The monuments of the Hittites. And The bilingual Hittite and cuneiform inscription of TarkondÍmos

Front Cover

What people are saying - Write a review

We haven't found any reviews in the usual places.

Other editions - View all

Common terms and phrases

Popular passages

Page 4 - The most striking peculiarity of the Hittite system of writing is that the characters are always in relief. We may infer from this that the earliest Hittite inscriptions were not upon stone, but plates of metal. This inference is supported by the fact that the Hittite copy of the treaty made with Ramses Second of Egypt was engraved on a plate of silver.
Page 3 - At Boghaz Keui, the female deities wear mural crowns, from which we may infer the Hittite origin of this decoration of the Ephesian Artemis. The mural crown seems to have been a specially Hittite invention. On the other hand, the general character of the sculptures at Boghaz Keui, where some of the deities, for instance, are represented as standing upon animals, shows its dependence not on Assyrian, but on early Babylonian art.
Page 55 - The first result obtained from the determination of the two important characters for "king" and "country" is that the two long inscriptions from Carchemish both belong to the same monarch, whose name is written fe —^ IA. ; that the first six characters of the other inscription from Carchemish contain the name of another sovereign ; that a royal name is hidden among the characters attached to the pseudo-Sesostris ; and that royal names also occur in the inscriptions from Hamath. With the help of...
Page 16 - ... forms the gate-post, is a carving of the double-headed eagle, which has exactly the same form as at Boghaz Keui. If Boghaz Keui represents the Pteria of the Greeks, it is possible that, as Longperier suggested,2 the city may have been symbolised by it, pteris being the Greek name of the pteris aquilina or fern with leaves like a double eagle. However this may be, the Seljukian Sultans adopted the old symbol of the Hittites after taking possession of Kappadokia and Lykaonia in the eleventh century,...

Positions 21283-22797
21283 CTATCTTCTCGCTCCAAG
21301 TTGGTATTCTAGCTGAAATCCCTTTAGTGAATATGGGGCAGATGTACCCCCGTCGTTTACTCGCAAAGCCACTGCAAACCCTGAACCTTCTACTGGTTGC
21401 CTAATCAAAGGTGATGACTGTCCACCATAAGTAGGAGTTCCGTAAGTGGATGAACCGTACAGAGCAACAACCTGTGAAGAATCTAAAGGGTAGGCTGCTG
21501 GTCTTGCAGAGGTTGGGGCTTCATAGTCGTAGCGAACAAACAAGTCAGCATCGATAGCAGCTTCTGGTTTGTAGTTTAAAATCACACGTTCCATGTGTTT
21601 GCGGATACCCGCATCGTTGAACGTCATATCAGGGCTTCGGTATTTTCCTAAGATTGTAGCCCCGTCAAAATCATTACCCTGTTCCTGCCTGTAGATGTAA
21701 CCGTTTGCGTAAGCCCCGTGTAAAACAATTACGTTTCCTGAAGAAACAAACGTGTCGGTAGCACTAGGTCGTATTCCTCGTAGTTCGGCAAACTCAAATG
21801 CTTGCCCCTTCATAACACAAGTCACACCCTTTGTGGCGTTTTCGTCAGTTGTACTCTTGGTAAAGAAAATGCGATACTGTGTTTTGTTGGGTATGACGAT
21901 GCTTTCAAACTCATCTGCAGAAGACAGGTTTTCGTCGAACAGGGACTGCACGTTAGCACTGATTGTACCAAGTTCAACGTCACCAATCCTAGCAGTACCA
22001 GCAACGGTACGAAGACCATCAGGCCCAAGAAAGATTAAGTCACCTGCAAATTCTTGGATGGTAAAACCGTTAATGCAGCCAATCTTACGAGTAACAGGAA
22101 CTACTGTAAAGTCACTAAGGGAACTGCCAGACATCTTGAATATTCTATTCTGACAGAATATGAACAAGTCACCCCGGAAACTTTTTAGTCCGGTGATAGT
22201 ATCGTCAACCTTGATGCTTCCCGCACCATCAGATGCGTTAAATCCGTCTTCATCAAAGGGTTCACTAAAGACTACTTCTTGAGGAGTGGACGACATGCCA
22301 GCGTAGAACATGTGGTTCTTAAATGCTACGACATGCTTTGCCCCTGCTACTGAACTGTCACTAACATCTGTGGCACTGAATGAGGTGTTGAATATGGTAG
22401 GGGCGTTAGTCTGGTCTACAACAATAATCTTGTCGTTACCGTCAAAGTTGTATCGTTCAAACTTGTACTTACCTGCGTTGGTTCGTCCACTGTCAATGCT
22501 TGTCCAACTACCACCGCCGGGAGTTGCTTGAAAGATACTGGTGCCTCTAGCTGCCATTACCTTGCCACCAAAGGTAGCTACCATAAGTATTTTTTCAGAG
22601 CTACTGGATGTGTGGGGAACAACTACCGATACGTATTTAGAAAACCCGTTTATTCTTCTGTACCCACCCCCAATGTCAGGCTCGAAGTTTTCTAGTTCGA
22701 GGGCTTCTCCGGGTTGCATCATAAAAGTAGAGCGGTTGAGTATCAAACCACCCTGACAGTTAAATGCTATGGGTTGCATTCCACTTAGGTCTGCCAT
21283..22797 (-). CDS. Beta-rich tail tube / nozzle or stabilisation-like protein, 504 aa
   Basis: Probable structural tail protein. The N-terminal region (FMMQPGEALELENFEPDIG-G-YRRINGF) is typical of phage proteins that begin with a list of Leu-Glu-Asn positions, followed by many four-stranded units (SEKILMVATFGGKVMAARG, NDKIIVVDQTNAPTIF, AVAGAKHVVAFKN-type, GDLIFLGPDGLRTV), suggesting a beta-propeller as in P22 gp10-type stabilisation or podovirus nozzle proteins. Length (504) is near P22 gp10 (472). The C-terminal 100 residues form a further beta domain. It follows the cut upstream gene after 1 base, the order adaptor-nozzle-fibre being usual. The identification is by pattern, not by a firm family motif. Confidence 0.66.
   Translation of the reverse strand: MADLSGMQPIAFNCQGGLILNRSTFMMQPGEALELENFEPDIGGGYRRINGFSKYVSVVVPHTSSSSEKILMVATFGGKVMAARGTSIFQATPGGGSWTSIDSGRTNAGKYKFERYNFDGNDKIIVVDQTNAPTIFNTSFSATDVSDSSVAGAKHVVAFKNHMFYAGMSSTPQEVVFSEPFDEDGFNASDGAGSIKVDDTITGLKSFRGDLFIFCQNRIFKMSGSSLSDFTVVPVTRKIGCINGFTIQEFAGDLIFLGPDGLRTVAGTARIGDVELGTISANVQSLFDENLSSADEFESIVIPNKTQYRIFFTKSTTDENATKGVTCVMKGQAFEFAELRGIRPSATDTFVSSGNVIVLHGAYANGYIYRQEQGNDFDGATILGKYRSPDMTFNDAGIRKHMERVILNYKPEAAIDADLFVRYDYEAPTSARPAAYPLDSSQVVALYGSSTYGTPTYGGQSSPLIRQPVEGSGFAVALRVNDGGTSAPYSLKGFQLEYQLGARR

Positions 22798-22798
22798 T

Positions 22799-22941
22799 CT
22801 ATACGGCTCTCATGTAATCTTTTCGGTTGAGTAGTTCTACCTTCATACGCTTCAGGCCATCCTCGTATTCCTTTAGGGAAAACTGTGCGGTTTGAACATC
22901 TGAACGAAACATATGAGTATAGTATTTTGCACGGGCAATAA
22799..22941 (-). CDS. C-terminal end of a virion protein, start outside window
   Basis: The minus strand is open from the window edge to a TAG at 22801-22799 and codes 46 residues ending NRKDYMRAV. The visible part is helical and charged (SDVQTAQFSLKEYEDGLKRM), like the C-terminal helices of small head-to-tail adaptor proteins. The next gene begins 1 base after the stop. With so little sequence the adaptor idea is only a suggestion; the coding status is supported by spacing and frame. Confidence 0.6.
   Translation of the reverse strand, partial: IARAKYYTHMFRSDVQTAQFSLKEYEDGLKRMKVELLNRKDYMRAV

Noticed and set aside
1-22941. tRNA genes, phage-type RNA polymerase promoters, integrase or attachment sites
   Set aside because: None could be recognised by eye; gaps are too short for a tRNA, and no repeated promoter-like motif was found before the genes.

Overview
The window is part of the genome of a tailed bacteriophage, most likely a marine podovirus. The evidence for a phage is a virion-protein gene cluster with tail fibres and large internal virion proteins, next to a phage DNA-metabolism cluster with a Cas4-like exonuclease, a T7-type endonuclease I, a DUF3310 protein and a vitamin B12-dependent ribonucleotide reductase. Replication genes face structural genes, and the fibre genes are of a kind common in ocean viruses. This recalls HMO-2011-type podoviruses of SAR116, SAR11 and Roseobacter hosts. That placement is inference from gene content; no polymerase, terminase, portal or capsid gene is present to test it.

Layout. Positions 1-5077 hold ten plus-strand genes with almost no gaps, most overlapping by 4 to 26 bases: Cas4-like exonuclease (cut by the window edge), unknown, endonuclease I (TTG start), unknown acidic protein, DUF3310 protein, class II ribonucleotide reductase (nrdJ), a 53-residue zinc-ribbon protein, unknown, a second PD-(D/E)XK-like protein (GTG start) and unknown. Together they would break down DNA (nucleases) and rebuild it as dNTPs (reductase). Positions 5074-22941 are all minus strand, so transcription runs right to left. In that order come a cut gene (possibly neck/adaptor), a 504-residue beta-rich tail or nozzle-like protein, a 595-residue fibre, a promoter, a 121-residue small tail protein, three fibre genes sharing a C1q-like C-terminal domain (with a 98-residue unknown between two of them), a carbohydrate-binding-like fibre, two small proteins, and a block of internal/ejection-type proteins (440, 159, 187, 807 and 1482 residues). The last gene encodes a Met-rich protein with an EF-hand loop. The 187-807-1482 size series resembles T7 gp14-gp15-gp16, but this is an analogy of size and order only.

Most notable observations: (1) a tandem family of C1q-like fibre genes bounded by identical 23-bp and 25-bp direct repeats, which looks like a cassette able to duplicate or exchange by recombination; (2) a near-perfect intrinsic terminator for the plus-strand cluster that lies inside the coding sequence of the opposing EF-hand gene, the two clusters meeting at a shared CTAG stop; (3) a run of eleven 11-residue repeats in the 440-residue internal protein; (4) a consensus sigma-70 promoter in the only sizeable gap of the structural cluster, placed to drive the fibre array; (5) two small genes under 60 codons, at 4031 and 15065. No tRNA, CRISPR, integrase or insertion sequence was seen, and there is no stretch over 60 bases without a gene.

Page 50 - ... of the engraver, or out of that affectation of antiquity and love of variety which caused the cuneiform characters in the so-called hieratic writing of Nineveh to be modified at the pleasure of the scribe. The age of Sargon would agree well with historical probabilities. It was in his time that Assyrian culture first gained a permanent footing in the west, while the overthrow of Carchemish and the last relics of Hittite power in BC 717 would naturally lead to the disuse of the Hittite mode of...
Page 55 - It seems to have the same meaning of ' king' or ' lord,' though the one hieroglyph may have denoted a 'rex' (Assyr., 'sarru;' Heb., ' melech'), the other a ' regulus' (Assyr., ' malicu ;' Heb.,
Page 54 - king' was represented in the same way. " Now that we have identified the Hittite representatives of ' king' and ' country,' there is little difficulty in determining the two groups of characters between which they come. The two hieroglyphs which precede the ideograph of
Page 56 - above," is sometimes associated with the royal cap. This has the shape of a basket handle ( 0=0 ) ; but Mr. Boscawen has pointed out to me that it represents the eyebrow on one of the figures at Boghaz Keui. To this day the Georgian women paint their eyebrows black in such a manner as to draw a continuous line or bar from one side of the forehead to the other. This black bar would have...
Page 53 - country." Now, a study of the Carchemish inscriptions had already led me to the same conclusion. In these inscriptions (J. II, 1, 1,) we find the double obelisk in a position which made me fancy that it denoted a country, while it seems to interchange with a triple obelisk /\/\/\/ the form of which exactly resembles that of the primitive hieroglyphic from which the ideograph of " country " and " mountain " (V) was derived in the cuneiform system of writing.

Bibliographic information